These events also play a function of a metonymy of memory and delineate the map of Kuliks subjective references. The activities of KwieKulik, hence the experience of Kulik herself, serve as an axis which integrated the narrations emerging from the constellation of documents. The montage of colourful images is not limited to a mosaic of the archived pieces, but also includes different traces of the memory and stories told. In the introduction to the colourful tableaux, Kulik even reveals her perspective or her role in constructing this history: it is her memory and her experience that have been incorporated in the rectangular frames. In a sense From the Archive of KwieKulik is a self-portrait located on the antipodes of the ironic Splendour of Myself. The reflection emerging from document scraps is clear but broken, and the identity cannot be glued back as the crevices in the emerging Self are too deep to be able to forget about its provisional character.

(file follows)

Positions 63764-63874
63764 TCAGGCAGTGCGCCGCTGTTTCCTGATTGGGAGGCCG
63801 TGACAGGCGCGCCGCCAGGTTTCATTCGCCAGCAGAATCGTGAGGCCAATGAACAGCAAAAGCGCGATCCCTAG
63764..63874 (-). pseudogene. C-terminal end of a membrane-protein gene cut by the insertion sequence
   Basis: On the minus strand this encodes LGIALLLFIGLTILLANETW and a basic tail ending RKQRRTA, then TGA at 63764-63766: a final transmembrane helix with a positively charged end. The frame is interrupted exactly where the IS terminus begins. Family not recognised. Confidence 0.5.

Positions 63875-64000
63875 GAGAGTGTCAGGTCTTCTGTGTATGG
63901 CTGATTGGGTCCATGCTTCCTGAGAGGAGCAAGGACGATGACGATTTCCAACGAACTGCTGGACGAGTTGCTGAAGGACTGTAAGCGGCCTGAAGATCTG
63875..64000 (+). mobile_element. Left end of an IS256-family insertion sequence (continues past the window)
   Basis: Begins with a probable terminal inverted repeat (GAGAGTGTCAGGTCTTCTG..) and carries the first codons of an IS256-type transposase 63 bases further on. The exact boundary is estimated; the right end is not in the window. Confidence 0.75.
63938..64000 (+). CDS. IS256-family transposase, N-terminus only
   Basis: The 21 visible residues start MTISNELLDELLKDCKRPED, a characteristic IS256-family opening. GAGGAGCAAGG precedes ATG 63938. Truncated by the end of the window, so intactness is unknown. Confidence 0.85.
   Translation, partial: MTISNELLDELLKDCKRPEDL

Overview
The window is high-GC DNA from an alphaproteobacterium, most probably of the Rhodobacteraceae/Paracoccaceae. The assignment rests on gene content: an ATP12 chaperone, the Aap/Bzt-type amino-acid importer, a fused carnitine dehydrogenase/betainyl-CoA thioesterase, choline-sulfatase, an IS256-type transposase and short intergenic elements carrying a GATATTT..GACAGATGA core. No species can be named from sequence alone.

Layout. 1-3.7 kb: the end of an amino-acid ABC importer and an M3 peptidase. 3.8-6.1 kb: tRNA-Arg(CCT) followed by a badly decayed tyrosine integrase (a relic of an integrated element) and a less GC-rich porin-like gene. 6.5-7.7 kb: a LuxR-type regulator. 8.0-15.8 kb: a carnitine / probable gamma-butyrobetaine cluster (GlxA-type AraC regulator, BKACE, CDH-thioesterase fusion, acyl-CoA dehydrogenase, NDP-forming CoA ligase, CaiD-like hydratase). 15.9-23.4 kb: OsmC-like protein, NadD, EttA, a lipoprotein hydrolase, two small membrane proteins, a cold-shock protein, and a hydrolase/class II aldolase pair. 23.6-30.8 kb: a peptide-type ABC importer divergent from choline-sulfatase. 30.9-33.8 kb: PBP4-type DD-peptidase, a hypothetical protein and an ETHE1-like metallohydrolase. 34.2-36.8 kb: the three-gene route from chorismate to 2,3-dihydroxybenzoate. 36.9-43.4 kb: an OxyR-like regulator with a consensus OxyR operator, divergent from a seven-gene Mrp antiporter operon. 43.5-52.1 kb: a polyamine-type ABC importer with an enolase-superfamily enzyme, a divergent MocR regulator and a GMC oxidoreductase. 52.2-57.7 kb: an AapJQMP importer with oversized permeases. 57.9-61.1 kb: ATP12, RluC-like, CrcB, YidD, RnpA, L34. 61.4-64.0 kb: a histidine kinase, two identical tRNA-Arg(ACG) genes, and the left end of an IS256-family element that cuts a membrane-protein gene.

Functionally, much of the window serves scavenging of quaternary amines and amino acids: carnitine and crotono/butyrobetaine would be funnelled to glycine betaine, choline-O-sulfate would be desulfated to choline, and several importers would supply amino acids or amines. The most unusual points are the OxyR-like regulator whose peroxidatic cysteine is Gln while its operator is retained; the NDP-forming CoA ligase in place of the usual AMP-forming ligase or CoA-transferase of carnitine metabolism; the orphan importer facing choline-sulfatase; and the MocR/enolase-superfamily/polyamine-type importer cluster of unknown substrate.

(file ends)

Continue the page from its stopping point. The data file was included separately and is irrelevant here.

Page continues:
The documents locked under a glass top somewhat resemble another work by the artist, From Siberia to Cyberia (1998-2004). In this case, the archive of television images refers to the issue of a crisis of experience, to a peculiar state of aboulia of the subject in a mediatised reality, to the lack of memory and, as Bożena Czubak notes, to the impotence of history against the overgrowth of visual messages and the mania of historicising 1 Bożena Czubak, ‘From Siberia to Cyberia 1998-2004’, in Zofia Kulik. From Siberia to Cyberia, exh. cat. (Museum Bochum and Kunsthalle Rostock, 2005), p. 65.. We are dealing here with a specific ‘turn towards experience which means representations of events which the artist witnessed and in which she ‘then’ participated. This ‘then’, however, is ever more effective in underlining its absence ‘now’. The image of the archive does not, in this case, contradict memory, but rather plays the role of a prosthesis or a supplement. In many cases this memory has traces of the memory of trauma; it is related to the experience of long-term exclusion and the marginalisation of politicised artistic activities — in art history, as well as in local artistic circles — which use and are a parasite on the language of authority. There is a certain aura of nostalgia which accompanies the narrative streams initiated by Kulik. At the same time, there is a feeling of a peculiar claustrophobic anxiety re-evoked, which emerges from the recollected events, projects and endeavours, often stigmatised by either lack of fulfillment or abandonment. Her attitude towards the past is ambiguous. The artist herself commented on her joint ventures as part of KwieKulik in the 1970s referring to that period as a time when she had no say — she experienced something of a block as an individual 1 See ‘Bunt neoawangardowej artystki’, Zofia Kulik interviewed by JoannaTurowicz, Opcje, no. 3 (56), 2004, pp. 54-6l. . In a few cases she refrains from illustrating events which she or her circle of friends saw as traumatic. Such an event was the publication of Wiesław Borowski’s article ‘Pseudoawangarda’ [Pseudo-avant-garde] (1975) in the Kultura periodical. This void, however, does play a part — it is an active silence, which is significant in its meaning. From the Archive of KwieKulik is a fragmented representation of both awareness and the lack thereof, recalling facts which had been remembered and edited, as well as absent ones, which fill the crevices of the narrations Kulik builds. Memory as proposed by Kulik resembles the type of narration memory described by Mieke Bal: it is emotionally coloured, it resembles a collection of stories addressed to somebody else 1 Mieke Bal, ‘Introduction’, in Acts of Memory, ed. Mieke Bal, Jonathan Crewe, Leo Spitzer (Hanover and London: University Press of New England, 1999), p. VIII.. Its social dimension is revealed in the demand for critical reception, in provoking reaction.